According to McKinsey and Tarski [3], who introduced the notion, a closure algebra Γ = (K, ∪, ∩, –, C) is a Boolean algebra (K, ∪, ∩, –) with an additional unary operator C, closed in K, such that, for every x, y ϵ K, x ⊆ Cx, CCx = Cx, C(x∪y) = Cx∪Cy, CΛ = Λ. McKinsey [2] has proved that a matrix Γ = (K, D, ∪, ∩, –, C) is a representation (normal matrix) of S4, if and only if (1) (K, ∪, ∩, –, C) is a closure algebra, (2) D is an additive ideal of K, (3) if – Cx ϵ D then x = Λ, D being the distinguished proper subset of K and ∪, ∩, –, C having been made to correspond to ∨, ·, ∼, ◊, respectively. Following McKinsey, one proves immediately
Theorem 1. A matrix Γ is a representation of S5, if and only if it is a closure algebra and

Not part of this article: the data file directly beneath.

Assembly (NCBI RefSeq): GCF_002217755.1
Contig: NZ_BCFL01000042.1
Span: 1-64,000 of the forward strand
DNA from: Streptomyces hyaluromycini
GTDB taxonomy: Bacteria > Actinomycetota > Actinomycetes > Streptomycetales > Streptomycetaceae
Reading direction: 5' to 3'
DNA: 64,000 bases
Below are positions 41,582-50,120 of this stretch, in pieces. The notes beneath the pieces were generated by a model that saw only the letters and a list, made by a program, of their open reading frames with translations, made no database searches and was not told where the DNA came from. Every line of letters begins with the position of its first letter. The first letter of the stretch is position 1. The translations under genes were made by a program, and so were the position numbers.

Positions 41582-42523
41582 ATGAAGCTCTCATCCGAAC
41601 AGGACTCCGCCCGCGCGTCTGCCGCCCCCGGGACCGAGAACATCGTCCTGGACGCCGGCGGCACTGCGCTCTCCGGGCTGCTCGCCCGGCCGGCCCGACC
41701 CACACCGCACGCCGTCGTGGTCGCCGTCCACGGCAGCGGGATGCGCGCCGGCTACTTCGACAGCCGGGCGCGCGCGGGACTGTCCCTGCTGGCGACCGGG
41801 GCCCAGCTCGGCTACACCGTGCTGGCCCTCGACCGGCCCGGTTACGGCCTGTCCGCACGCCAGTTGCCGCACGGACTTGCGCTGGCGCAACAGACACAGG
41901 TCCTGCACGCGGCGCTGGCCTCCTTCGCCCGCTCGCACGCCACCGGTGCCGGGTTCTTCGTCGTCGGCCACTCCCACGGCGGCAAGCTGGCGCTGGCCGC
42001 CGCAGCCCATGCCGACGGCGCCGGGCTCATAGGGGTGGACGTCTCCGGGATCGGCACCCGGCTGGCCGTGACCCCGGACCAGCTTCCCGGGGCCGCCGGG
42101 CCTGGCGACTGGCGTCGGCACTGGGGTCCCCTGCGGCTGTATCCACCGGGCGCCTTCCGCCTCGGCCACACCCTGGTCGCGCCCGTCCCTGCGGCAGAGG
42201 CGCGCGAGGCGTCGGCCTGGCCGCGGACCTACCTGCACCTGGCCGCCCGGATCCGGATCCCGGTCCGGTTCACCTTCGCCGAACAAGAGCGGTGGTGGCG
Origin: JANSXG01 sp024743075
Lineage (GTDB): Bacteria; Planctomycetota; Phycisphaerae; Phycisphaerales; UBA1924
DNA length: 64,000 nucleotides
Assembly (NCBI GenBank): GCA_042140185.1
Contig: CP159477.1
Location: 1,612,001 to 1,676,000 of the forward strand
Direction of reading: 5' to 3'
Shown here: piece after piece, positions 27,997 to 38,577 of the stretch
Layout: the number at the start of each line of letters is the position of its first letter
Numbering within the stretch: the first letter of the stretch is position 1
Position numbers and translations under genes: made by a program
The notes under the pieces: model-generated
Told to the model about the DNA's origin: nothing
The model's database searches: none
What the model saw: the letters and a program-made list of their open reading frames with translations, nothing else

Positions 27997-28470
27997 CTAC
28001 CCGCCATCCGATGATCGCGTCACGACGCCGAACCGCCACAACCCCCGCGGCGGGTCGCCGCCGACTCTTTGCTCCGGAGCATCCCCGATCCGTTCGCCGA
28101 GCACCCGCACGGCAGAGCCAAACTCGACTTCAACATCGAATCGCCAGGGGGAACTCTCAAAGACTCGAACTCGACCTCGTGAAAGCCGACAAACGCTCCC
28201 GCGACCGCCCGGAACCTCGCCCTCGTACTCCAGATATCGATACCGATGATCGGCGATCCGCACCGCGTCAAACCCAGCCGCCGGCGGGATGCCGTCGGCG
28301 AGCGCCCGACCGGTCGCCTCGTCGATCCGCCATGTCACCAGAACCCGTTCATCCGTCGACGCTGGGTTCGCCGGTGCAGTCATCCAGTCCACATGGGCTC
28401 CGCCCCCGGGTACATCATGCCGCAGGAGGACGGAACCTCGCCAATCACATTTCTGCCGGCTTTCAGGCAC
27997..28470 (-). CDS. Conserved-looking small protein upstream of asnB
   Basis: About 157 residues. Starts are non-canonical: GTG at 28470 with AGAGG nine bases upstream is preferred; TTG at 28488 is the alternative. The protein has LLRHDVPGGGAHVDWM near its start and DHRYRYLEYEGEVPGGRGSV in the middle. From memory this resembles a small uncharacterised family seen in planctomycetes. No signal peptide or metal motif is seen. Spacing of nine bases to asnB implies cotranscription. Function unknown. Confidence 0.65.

(α) for every x ϵ K, –C–Cx = Cx, and
(β) D is an additive ideal of K such that, for every x ϵ D, Cx = V.
This raises the question of alternative characterizations of S5. Because of (β), one may without substantial loss of generality put D = {V}. The question then becomes one for conditions that are in closure algebras equivalent to (α). One such characterization has been given by McKinsey and Tarski [4]. Defining x∸y = C(x∩–y) and ¬x = V∸x, these authors have shown that the closed elements K* of a closure algebra Γ form a Brouwerian algebra Γ* = (K*, ∪, ∩, ∸), and furthermore that Γ* is a Boolean algebra under ∪, ∩, ¬, if and only if, for every x ϵ K*,